‘Uncle’ review: Predictable and flawed

Still from the movie ‘Uncle’

Still from the movie ‘Uncle’   | Photo Credit: Facebook\Uncle Movie

Making a full-length feature film out of the left-over ideas of your previous movie (‘Shutter’) might not be the best of ideas, as is evident from ‘Uncle’, Joy Mathew’s second outing as a script-writer.

  • Starring: Mammootty, Joy Mathew, Karthika Muraleedharan, Muthumani
  • Direction: Girish Damodar

Directed by debutant Girish Damodar, the film happens over the course of a road journey from Ooty to Kozhikode. An unexpected strike at her college, located in the hill station, forces Shruthi (Karthika Muraleedharan) to return home. Her father’s friend Krishnakumar (Mammootty), who is on a business trip there, offers her a lift home in his car, which she gladly accepts. But for Vijayan (Joy Mathew), her father, who knows Krishnakumar inside out, this means living through tense moments worrying about his daughter travelling with his old buddy.

The first half of the movie manages to kindle some interest in the viewer with simple concepts which is used to plant doubts in the minds of the viewer about Krishnakumar’s character and his true intentions. Interspersed with the road journey of the duo are conversations of his friends about the various escapades of the ‘still single’ man, and scenes depicting a worried Vijayan using various methods to ensure that his daughter is safe.

But, it simply does not work beyond a point because you know that the star playing that role will in the end predictably turn out to be a paragon of virtue. A non-star, with those baggages of virute, would perhaps have been a better choice. Of course, there are more than a hint of his many negative shades, which are evidently obvious attempts at misleading.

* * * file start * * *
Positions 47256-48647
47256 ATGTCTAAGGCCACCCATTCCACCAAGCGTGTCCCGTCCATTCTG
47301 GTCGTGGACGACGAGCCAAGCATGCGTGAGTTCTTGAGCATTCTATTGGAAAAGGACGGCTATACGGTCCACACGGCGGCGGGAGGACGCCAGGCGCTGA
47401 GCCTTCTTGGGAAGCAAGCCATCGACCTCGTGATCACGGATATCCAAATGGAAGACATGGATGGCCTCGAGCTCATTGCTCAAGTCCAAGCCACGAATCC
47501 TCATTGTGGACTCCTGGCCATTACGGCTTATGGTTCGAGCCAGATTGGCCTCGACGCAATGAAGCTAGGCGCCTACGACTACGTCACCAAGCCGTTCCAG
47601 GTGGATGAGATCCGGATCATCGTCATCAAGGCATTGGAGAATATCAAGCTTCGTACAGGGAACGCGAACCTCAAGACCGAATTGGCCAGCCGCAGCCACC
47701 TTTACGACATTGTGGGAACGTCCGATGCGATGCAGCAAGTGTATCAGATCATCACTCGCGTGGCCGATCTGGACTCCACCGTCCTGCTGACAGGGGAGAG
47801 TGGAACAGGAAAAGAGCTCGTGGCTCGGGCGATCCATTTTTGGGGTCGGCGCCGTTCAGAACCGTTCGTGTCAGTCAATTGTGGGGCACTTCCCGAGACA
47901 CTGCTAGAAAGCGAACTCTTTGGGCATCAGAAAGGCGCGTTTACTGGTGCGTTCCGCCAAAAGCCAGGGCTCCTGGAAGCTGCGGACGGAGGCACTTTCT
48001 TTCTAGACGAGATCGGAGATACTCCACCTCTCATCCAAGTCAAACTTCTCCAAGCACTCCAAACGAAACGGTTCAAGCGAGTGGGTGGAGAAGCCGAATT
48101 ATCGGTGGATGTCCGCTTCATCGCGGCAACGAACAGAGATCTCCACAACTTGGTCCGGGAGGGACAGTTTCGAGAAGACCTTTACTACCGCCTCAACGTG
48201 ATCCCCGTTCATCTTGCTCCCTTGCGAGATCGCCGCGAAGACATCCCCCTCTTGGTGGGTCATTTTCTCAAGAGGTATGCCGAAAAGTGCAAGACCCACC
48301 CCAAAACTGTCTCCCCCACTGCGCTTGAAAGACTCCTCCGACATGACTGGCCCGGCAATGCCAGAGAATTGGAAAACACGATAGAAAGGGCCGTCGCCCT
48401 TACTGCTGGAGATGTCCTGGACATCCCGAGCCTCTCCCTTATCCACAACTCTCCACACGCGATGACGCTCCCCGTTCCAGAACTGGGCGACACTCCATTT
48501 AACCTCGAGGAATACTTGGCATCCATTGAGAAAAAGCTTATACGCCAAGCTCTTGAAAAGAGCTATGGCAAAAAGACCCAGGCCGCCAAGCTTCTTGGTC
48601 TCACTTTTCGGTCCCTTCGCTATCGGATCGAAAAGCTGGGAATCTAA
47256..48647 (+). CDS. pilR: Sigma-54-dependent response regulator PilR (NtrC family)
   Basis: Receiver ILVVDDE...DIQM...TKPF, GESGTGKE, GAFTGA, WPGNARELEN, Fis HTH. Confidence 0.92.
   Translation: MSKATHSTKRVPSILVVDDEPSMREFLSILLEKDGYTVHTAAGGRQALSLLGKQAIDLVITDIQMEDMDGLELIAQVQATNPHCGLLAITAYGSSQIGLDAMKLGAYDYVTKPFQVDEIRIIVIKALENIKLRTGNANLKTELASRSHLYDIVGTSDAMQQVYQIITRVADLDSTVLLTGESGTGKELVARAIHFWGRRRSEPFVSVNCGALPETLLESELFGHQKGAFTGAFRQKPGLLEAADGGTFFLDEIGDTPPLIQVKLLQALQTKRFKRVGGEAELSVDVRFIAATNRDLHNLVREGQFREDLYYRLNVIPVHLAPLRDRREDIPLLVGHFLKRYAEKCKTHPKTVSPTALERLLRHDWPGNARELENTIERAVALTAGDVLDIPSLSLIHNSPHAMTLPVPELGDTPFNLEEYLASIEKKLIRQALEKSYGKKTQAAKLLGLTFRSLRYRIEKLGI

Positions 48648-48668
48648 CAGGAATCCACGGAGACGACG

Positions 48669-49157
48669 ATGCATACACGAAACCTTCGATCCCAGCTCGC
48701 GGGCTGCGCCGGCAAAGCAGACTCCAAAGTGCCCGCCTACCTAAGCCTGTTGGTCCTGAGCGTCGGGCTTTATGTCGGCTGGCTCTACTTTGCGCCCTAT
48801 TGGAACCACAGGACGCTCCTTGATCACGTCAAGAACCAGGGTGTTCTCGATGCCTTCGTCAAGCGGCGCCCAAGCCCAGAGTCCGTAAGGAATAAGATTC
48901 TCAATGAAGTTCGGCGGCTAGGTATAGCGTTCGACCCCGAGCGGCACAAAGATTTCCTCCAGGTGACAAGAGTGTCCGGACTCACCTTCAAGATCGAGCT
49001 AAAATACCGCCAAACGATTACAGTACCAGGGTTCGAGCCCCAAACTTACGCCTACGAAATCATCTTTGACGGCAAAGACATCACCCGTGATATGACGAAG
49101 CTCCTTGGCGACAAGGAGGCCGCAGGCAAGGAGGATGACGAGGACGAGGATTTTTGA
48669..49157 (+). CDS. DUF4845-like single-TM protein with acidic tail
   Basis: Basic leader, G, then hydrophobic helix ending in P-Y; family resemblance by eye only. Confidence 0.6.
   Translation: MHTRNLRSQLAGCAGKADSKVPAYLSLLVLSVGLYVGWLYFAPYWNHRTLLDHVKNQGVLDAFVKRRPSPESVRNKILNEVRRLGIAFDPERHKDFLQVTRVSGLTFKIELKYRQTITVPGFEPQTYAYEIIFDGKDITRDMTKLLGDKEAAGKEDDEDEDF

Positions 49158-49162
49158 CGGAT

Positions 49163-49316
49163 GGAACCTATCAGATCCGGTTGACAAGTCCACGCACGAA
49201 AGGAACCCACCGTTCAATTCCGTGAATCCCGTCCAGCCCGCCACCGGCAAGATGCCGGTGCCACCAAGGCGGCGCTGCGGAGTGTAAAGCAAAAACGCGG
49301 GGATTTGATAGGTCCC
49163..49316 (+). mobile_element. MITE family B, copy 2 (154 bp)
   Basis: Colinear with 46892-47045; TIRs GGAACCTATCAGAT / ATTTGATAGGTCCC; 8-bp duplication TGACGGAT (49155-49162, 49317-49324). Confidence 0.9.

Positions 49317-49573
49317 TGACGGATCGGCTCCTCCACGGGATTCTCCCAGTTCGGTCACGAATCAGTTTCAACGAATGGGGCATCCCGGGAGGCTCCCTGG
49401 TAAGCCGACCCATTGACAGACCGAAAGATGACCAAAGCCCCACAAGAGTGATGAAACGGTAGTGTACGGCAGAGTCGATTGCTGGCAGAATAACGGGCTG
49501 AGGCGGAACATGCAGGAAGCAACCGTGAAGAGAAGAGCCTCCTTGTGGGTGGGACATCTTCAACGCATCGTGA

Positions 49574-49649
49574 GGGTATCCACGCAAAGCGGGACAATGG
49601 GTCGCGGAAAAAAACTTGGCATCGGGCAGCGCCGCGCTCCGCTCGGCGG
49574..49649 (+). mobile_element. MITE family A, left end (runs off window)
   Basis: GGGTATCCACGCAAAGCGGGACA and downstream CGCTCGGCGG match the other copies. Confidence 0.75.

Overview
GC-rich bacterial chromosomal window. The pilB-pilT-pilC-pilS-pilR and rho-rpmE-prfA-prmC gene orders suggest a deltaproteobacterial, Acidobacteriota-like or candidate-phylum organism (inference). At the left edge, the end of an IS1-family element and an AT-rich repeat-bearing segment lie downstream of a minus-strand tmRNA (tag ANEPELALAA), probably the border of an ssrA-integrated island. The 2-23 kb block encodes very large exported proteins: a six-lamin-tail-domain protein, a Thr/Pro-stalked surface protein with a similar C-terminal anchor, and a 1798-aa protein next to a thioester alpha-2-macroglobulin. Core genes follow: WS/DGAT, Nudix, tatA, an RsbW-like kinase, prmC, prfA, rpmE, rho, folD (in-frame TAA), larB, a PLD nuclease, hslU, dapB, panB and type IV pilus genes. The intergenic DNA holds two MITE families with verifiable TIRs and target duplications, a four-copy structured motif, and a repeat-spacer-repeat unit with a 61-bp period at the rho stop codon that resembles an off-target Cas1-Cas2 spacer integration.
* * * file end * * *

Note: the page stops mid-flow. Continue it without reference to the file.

The content of the script, even otherwise, is so sparse that there is a visible struggle to fill the screen time. A hundred phone calls are made between the parents and the girl, most of it repeating the same lines, on where they have reached or when will they reach. The exchanges between Krishnakumar and Shruthi, though engaging initially, soon begin to tire you out, with some of the jokes falling flat. The real ‘message’ is retro-fitted at the fag end of the movie.

‘Uncle’ has an important message to deliver, but the script has only enough meat to sustain a short film.

Recommended for you
This article is closed for comments.
Please Email the Editor

Printable version | Sep 21, 2020 12:44:04 PM |

Next Story